Behind the Threads – John Hancock

Intro & Photos

I fell in love with this pirate hippy gangster ghoul the moment he shanked a guy twice for trying to sell me “insurance”.

OF COURSE I had to dress up as him!

The final costume looks…


Making the props was a ton of fun.

I might have spent a while stroking a mirror lovingly while staring into those dark eyes.

When we took this picture a cop actually pulled up to see what we were doing. That’s right, I’m in someone’s cellphone crossplaying as the best mayor in the world.

Mark Painter Pariani took these shots for me! A behind the scene shot:


This was the first costume I used Pinterest to gather references for. I’ll definitely be doing that again. Here is my Hancock board:


The mask I made in a similar way to my Spitter mask/chest and stomach/legs. Scroll down to see a video of what I describe below.

  • Padded my face to look more manly. I focused heavily on my jaw and brow.
  • I covered my hair in plastic bags, and covered my piercings, because I’m really attached to these things. Literally.
  • I applied baby oil to make removal as painless as possible. Usually I would also shave, but I didn’t want stubble and stuff on my face!
  • Pulled panty hose over head and tied with a knot. Marked and cut eye holes.
  • Applied liquid latex to the hose. Latex smells so bad. My eyes were watering and I was totally mouth breathing for half of it. Chris did the back of my head and helped me remove it.

How it looked at this stage…

Then it was time to make some magic happen! I…

  • Placed the mask on a mannequin head that was pre-padded to match my head’s dimensions.
  • Used sunglasses for the eyes. In the video I put sheer black cloth behind them (so you wouldn’t see my eyes through the glasses) but it wasn’t needed in the end. The cloth rubbed against my lashes and irritated my eyes.
  • Used toilet paper for texture. I use some ace bandages, too. They give too much texture and I wouldn’t do it again.
  • At one point the latex folded in and stuck to itself, so I…
    • Covered the whole head in plastic bags.
    • Then in more hose
    • Then cut the back of the head off and remade it.
    • Later I cut the spare hose out of the inside of the mask.
  • Made the ears from foam and toilet paper
  • Painted everything.
    • I started off with a very red base under the final skin, and a very teal/navy shadows. It didn’t look good at first, but it’s what made all the marks in the mask seem deeper than they were.
    • Then applied a lot of sickly yellow over the red, to make it look gross and mottled.

At this point, I took a break from the mask. I like to step back from projects. It’s too easy to get invested in your decisions because you’ve worked so hard already, or to be too critical because you’ve worked so hard and it doesn’t look like what your head wants. I find taking a break helps clear your head.

After a few days, I took some test selfies:

It wasn’t the same color or texture as his skin was in the game (for some reason I thought he was really raw looking) so I applied a clear matte paint to everything to remove the gloss. Powdered everything with powder foundation to give it a more “dried skin” texture. Made the chest by cutting up an old t-shirt (if you look closely you might be able to see the collar line) and applying latex, paper, and paint.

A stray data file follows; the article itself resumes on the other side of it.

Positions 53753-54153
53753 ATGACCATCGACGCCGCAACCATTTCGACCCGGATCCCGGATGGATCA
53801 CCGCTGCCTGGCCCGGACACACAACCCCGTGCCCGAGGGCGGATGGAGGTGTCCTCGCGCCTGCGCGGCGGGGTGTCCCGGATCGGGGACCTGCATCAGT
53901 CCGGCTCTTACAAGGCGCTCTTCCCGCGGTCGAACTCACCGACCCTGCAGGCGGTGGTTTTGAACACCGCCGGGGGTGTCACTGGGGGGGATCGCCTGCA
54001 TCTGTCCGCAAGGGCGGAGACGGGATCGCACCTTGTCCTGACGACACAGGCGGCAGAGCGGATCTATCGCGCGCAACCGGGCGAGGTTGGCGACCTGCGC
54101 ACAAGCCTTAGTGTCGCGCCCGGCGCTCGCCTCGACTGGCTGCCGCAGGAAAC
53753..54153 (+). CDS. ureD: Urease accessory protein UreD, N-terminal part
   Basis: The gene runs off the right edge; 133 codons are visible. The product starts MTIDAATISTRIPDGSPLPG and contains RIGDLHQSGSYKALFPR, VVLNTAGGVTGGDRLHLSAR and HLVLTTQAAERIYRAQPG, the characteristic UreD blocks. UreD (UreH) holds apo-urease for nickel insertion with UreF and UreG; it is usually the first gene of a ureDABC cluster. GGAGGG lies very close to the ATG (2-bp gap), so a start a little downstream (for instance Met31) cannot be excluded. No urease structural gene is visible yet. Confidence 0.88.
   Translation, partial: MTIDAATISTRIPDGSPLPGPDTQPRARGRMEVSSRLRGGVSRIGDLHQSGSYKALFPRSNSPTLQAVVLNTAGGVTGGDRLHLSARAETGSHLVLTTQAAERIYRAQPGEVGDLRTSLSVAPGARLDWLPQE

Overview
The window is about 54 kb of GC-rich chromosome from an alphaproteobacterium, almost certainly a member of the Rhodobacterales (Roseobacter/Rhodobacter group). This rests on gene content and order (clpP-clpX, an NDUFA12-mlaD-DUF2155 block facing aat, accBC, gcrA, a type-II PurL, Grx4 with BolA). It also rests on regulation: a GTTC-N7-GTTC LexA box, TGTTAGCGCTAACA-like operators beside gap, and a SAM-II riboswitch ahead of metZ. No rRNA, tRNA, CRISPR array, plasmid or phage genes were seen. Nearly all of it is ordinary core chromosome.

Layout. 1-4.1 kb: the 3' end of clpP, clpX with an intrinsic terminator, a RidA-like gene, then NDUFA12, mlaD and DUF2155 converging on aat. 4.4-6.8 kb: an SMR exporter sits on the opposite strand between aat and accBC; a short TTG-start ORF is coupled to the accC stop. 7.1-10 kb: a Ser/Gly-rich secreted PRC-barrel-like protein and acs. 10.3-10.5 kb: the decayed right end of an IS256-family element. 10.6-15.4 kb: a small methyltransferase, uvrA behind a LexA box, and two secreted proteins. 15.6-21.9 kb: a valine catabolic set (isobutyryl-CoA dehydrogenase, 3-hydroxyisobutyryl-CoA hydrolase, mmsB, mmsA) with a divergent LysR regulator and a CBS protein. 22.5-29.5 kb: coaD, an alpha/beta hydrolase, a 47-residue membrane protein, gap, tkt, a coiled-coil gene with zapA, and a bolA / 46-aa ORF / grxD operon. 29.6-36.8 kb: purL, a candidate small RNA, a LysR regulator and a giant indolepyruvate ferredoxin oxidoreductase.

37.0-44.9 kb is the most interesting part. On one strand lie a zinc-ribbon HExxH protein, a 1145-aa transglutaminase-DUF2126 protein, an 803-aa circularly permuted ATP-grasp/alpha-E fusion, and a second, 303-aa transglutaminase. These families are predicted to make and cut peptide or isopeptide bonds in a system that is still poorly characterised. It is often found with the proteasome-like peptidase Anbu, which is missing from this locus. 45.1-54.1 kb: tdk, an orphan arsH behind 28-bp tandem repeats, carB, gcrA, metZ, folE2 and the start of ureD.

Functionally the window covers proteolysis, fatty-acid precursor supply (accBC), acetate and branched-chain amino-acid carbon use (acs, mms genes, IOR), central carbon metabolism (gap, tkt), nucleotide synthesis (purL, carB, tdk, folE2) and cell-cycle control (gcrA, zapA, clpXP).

The final paint:

Here’s a video of my painting the latex and skin:


The coat, vest, and boots were all thrift store finds. The coat was honestly a perfect Piper coat but I was fully committed to Hancock at this point. A video of the coat being distressed is after all of this writing.

The coat before:

I made all of his buttons using a button maker and some spare fabric I cut off the coat. Detail:

The distressing is really what made the coat his, though:

  • I layered spray paint onto the jacket.
  • Then I used a razor to cut and fray the fabric.
  • I also sprayed inside the cuts, cuffs, behind the buttons, etc, so details would read better on camera.
  • I used the razor to remove and make texture in the paint.
  • Finally, I added eyeshadow and a spray paint that gives a rock like texture.

Here’s a video of me doing all of the above:


The vest was a sweet jacket that I simply cut down to size. I broke my “limit the layers” rule with it because I wanted to wear it in real life, too.

I did lose my scissors during this project because of this guy:

Everything else was stuff I had in my closet or stuff I had from previous costumes.


I made the mentats and shotgun. The shotgun is an ax handle with two PVC pipes and various hardware glued to it. It doesn’t have a trigger, but it still looks sweet, so I have no shame. I also made some Nuka Cola caps… which I left at home for the photo shoot, so we’re using some random bottle caps I quickly painted red at the car.

This was a costume where everything came together perfectly. I couldn’t wear my glasses in the costume and I had no idea what I looked like. I gasped when I saw my test shot:


For the original costume, I made hands gloves. They were great in theory and saved time when getting dressed… but they melted together after Megacon and they didn’t really match the mask.  In Mark’s photos I just latexed my hands. Here are some photos of the gloves, though. I used fake nails to get the nail look.

Also, when you’re wearing so much binding, clothing, a full latex mask and gloves you sort of feel suffocated. There was a point where I couldn’t get the mask off and I actually panicked a little.

It’s a very, VERY hot costume. This is how I looked out of it:

This costume is so hot

A post shared by Kamryn Nordsiek (@kamicomics) on

It’s definitely one of my favorites because of how darn cool looking it is.

Bonus Sexy Hancock Pic.